Pipeline project would pose unacceptable risks to marine environment, orcas
VANCOUVER – The National Energy Board recommended today that the Trans Mountain pipeline project be approved by federal cabinet, assuming project proponents meet certain requirements around Indigenous consultation and reducing the harmful effects of increased marine traffic on the nearby marine environment – notably, the 75 remaining imperiled southern resident orcas.
“Today’s NEB review ignores the true risks that increased tanker traffic – or worse, a catastrophic oil spill – poses to the local marine environment,” David Suzuki Foundation director-general for Western Canada Jay Ritchlin said. “We’re already failing to do enough to protect the 75 remaining southern resident orcas. Their future is literally in question. We simply can’t justify more hazards to their environment – like the increased marine traffic, vessel noise and pollution this project would create. These significant impacts, on top of the climate implications of burning the products shipped in the pipeline, show this project is not in the national interest, as the NEB review claims.”
The David Suzuki Foundation is engaged with the federal government in new efforts to protect the orcas and recover their main source of prey – wild chinook salmon – with new measures expected to be in place by spring, before the orcas return to the Salish Sea to forage in summer.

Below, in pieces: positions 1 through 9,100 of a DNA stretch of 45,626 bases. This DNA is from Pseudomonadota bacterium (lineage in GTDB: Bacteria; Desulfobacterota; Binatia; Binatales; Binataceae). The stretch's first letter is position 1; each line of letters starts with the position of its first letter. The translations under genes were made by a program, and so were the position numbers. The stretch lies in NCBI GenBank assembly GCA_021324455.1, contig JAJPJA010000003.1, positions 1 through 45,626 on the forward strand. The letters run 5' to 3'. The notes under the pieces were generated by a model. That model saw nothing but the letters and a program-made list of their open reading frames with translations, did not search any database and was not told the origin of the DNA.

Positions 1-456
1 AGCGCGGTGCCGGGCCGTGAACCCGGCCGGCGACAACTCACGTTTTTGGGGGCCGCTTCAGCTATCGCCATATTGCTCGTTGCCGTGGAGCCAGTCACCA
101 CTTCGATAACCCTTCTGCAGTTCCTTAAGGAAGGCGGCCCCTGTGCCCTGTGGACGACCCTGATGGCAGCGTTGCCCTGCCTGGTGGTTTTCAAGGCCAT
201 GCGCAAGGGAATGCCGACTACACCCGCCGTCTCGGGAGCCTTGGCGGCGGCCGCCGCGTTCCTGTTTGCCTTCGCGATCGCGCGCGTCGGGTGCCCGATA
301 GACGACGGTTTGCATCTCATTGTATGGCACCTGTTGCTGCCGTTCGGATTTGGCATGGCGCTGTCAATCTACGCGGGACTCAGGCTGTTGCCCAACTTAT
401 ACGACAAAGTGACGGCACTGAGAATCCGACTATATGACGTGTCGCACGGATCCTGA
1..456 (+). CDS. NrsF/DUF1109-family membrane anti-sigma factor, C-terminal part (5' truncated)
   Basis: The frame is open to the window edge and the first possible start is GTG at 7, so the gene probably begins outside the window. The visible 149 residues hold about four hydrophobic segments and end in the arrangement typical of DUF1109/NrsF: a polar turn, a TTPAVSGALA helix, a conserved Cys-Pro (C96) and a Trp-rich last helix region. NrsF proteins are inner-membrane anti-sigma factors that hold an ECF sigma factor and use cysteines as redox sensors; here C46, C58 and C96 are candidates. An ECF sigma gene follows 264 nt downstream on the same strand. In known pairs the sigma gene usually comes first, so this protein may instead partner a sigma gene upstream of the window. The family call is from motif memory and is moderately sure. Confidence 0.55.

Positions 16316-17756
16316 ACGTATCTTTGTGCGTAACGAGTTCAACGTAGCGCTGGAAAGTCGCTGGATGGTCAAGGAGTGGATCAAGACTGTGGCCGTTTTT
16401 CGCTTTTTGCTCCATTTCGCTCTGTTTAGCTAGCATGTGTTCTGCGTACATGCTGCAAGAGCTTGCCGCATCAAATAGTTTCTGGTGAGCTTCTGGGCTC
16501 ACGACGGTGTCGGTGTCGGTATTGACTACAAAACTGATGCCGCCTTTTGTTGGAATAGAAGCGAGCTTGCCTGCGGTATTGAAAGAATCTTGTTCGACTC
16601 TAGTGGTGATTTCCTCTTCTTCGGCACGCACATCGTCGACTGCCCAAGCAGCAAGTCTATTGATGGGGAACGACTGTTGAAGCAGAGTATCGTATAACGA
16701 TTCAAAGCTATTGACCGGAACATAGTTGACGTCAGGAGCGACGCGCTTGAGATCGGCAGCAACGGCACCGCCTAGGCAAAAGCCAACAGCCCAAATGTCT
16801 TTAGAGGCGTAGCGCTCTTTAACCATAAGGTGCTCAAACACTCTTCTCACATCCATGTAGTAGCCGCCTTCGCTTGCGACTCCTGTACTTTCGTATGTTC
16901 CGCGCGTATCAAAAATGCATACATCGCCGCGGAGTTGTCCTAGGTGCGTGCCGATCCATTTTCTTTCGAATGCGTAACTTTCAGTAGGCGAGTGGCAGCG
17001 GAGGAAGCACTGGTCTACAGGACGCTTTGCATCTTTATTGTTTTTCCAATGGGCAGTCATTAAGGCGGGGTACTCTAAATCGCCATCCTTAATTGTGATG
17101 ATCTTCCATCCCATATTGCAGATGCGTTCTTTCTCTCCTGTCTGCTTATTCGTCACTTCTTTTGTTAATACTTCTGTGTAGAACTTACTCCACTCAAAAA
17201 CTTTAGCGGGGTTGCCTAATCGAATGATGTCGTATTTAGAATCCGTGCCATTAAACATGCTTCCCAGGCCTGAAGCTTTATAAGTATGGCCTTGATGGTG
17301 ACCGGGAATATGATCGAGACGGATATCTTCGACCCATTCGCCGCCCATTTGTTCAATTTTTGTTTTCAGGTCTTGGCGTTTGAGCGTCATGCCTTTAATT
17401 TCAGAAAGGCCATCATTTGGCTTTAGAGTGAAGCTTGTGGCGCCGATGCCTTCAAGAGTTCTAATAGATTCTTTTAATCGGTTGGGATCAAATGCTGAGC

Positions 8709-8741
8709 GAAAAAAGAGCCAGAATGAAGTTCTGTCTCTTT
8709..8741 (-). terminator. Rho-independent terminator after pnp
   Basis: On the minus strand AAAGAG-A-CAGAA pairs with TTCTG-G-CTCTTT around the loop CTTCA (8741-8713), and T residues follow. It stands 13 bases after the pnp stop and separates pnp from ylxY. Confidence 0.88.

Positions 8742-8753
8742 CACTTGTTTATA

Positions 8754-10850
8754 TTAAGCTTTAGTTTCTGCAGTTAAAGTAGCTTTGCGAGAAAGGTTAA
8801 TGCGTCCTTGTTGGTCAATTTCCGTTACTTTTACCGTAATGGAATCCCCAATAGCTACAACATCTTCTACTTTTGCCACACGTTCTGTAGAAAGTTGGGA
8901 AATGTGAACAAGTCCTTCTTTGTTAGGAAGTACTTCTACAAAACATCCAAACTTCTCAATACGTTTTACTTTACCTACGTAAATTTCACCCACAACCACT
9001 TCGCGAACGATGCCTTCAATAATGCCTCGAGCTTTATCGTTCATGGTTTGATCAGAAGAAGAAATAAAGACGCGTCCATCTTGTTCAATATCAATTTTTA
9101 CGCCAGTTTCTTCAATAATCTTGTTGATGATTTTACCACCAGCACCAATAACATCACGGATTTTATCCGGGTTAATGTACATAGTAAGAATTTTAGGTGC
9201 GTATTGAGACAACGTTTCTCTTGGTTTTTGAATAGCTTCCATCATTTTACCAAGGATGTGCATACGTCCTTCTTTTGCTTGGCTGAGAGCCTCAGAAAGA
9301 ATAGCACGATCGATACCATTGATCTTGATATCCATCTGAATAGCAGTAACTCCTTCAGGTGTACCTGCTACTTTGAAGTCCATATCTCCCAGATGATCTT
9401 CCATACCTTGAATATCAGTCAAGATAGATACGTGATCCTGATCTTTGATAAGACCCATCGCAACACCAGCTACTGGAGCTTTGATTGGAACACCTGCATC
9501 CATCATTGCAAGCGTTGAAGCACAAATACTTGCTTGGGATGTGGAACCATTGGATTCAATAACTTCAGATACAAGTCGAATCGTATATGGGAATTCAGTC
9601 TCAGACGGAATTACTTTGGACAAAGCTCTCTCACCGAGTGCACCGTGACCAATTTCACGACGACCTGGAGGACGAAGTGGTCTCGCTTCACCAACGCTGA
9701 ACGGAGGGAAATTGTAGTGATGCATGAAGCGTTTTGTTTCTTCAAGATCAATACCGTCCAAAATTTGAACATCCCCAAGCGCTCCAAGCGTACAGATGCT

“There simply isn’t room for more tanker traffic and vessel noise, let alone a catastrophic spill. The marine life in this area is already at its maximum threat level,” Ritchlin said. “We urge cabinet to fully recognize these risks, reject this NEB recommendation and not approve this project.”
Research by the Raincoast Conservation Foundation shows that the Trans Mountain project would increase the risk of southern resident orca extinction by almost 25 per cent, even if executed with no oil spills or ship strikes to whales. Incorporate the probable risk of ship strikes (one every five-to-10 years) and a single spill, and extinction becomes almost certain within the century.
“We recognize the challenge of transitioning to a clean energy economy. It’s a huge undertaking. But we need to see it as an opportunity to create a new, clean, renewably energy economy – one that everyone in Canada, especially Albertans, can help lead,” Ritchlin said.
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